The third category is Chukim. Even after they were commanded, we really cannot understand them. Kashrut is such a set of laws. What does it represent? We do not know.

Keeping the Chukim is a special part of our relationship with Hashem. If we know the reason for something, then we are doing the act because of our understanding, not because of G‑d's will. Ultimately, we cannot connect with Him in this situation because we are moved not by Him, but rather by our understanding. This is not a true relationship.

By way of example, if a wife makes a request and the husband responds that he will do it only if she explains it to him, the relationship is deficient. There is something special and intimate about doing something just because your spouse requested it. This request and the subsequent fulfilling of the request, without reason, reflects a deep harmony between the husband and wife.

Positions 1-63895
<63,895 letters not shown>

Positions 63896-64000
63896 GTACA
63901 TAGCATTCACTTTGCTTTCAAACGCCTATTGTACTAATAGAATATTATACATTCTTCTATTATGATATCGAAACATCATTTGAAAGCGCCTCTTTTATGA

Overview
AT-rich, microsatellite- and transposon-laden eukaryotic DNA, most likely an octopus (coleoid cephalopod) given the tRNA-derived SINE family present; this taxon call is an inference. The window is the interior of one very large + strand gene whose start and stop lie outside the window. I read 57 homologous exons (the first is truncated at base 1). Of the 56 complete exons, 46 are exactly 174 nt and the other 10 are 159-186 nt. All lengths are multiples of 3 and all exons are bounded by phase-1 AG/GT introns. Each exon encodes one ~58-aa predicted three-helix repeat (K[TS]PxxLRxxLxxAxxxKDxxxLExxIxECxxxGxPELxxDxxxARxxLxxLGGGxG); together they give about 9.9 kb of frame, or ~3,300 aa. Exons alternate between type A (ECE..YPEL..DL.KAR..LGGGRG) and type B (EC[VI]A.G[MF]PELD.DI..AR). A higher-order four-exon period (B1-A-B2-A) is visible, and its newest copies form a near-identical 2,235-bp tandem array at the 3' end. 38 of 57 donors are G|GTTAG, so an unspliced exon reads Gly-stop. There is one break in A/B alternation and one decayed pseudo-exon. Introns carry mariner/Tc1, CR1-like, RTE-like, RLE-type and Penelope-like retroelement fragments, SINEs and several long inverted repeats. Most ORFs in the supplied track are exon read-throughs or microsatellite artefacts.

When we do an act, or refrain from doing an act, because it is G‑d's will, we are able to connect with Him in a special and intimate way. His will becomes the drive behind our action, not our own will and understanding. When we connect with G‑d only because we understand, then we are connecting with our understanding. This is a shallow, if not strained, relationship. So, kashrut gives us an opportunity to connect with G‑d in our every day life. Every time we eat we can be cognizant of fulfilling G‑d's will through our eating.

There are many good reasons to keep Kosher, some mentioned here and even more in other works. Ultimately, though, it is a plan designed by G‑d for the Jewish body. And it works.

If you're thinking of making your home Kosher, you needn't start with the entire plan. Call a Rabbi or friend who can help you in making a very meaningful decision in your life.